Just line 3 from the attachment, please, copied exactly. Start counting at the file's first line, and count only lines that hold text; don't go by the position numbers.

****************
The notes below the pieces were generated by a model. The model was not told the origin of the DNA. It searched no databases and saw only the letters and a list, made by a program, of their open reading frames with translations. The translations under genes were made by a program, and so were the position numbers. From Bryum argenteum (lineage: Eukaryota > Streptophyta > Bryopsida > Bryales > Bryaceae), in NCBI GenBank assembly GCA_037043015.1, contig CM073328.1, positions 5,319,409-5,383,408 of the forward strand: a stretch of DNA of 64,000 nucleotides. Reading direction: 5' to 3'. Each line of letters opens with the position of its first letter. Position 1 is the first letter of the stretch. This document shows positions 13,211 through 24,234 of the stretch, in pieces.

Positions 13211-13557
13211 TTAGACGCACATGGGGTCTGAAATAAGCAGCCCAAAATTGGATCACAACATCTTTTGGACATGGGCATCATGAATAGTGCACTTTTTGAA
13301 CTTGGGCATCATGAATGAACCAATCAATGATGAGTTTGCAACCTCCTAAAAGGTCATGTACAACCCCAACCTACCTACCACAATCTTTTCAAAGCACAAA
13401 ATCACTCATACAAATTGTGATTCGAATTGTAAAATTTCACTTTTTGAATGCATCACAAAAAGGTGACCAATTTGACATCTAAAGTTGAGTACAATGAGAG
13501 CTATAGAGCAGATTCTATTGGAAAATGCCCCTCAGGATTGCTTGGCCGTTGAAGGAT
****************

13211 TTAGACGCACATGGGGTCTGAAATAAGCAGCCCAAAATTGGATCACAACATCTTTTGGACATGGGCATCATGAATAGTGCACTTTTTGAA